The Trans-Forcados pipeline, which was shut for most of 2016, is likely to be reopened around the end of the second quarter of 2017, the Chief Executive Officer of Seplat Petroleum Development Company Plc, Mr. Austin Avuru has said.
Owned by the Nigerian Petroleum Development Company (NPDC) and operated by Shell Petroleum Development Company (SPDC), the pipeline has been attacked severally by the Niger Delta Avengers (NDA).
It was first attacked by the Avengers in February 2016, the first on a subsea pipeline in the country.
A spill that occurred on February 14, 2016 from the subsea crude oil export pipeline forced Shell to declare a force majeure on Forcados liftings on February 21 due to the disruption to production.
Attempts to repair the 48-inch pipeline were frustrated by further attacks by the militants.
But Reuters quoted Avuru as saying yesterday that the facility would come on stream near the end of the second quarter of this year.
“We have a lot of locked-in production which we intend to unlock by exploring various other means…beyond the Trans Forcados,” Avuru said, adding that the company was looking at the Escravos export avenue as one option.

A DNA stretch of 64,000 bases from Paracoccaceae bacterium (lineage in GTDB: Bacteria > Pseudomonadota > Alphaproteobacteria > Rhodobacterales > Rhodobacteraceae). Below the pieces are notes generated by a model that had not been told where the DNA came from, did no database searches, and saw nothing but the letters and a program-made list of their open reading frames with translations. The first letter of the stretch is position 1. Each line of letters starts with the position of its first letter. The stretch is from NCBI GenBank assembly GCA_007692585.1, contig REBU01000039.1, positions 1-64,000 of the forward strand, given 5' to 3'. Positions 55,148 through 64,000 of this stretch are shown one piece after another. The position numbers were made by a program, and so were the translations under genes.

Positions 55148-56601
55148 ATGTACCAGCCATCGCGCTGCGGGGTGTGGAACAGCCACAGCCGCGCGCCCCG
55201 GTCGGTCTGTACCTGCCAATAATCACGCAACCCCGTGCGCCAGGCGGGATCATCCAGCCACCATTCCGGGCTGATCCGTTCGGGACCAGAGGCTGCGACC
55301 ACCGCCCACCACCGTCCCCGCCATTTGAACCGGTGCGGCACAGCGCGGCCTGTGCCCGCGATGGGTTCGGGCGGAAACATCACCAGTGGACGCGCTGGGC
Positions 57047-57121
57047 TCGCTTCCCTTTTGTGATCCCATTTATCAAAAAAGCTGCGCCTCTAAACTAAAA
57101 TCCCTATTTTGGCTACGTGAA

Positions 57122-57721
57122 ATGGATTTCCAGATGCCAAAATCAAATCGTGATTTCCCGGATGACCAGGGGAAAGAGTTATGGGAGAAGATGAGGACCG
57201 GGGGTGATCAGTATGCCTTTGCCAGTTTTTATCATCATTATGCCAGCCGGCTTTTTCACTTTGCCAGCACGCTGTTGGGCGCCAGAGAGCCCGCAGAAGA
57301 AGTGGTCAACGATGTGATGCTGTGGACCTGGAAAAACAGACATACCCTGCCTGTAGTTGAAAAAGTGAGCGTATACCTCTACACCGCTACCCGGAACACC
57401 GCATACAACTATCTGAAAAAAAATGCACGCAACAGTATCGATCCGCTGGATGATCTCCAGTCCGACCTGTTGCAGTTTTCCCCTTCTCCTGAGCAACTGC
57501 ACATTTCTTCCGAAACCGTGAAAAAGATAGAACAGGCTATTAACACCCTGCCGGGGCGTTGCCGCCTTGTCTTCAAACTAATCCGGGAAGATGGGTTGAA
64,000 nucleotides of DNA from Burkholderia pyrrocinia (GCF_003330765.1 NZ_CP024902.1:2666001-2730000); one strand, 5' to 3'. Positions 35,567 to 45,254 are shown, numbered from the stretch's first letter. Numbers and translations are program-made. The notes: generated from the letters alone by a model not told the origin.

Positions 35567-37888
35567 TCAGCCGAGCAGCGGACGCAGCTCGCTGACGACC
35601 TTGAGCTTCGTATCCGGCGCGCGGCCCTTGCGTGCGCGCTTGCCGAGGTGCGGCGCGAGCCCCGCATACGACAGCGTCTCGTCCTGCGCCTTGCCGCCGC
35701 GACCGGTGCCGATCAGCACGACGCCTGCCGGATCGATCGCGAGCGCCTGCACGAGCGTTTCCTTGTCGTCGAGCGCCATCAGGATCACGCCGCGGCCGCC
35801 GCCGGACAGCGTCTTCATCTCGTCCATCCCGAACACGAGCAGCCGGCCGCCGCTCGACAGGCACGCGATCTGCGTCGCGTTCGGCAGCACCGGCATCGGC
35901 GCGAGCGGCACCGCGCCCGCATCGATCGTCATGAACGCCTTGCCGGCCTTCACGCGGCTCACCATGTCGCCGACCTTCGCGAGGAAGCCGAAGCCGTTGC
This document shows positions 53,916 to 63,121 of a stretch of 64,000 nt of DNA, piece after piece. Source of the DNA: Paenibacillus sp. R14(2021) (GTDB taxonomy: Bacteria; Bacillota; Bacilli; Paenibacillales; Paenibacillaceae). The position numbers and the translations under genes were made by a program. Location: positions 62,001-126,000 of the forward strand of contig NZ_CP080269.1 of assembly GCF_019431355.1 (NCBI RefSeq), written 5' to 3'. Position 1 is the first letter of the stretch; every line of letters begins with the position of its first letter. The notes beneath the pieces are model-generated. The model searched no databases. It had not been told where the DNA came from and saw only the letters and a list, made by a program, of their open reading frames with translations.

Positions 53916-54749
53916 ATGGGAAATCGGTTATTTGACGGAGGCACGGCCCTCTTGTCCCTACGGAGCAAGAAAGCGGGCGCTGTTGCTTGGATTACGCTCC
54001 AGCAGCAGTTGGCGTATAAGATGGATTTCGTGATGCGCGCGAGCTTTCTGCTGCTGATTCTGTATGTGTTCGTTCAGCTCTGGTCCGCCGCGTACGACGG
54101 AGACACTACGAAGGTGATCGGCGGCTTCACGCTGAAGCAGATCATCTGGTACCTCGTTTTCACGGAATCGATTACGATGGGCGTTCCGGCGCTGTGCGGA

“On the whole, we think that into the second half of the year, we should be back to decent production,” Avuru said.
Before the attacks on Forcados, Seplat, which is listed on the London and Nigerian Stock Exchanges, produced 74,000 barrels per day (bpd), which were exported either via the Forcados export terminal or the Warri refinery.
The federal government and the oil and gas-producing companies operating in the country have lost billions of dollars to the bombing of the pipeline that conveys the Forcados grade of crude oil to the 400,000 barrels per day Forcados Export Terminal.
SPDC and other upstream companies operating in the western Niger Delta evacuate crude oil and condensates through the pipeline to the export terminal.
Companies that were hit by the attacks included Shell, Seplat, Shoreline Resources Limited, Neconde, First Hydrocarbon Nigeria (FHN) and NPDC.
Some marginal field producers such as Pillar Oil, Midwestern Oil and Gas, Platform Petroleum and Energia also conveyed their crude through the pipeline.
However, some marginal field producers have an alternative route through the pipelines operated by the Nigerian Agip Oil Company (NAOC) to move their crude to the Brass Export Terminal.
Reuters also reported that Seplat and NPDC, with the help of oil trader, Mercuria, have been exporting from the Warri refinery roughly 20,000 bpd of crude from fields that usually pipe crude through the Forcados pipeline.
This route is however said to be more expensive than exporting through the Trans-Forcados Pipeline.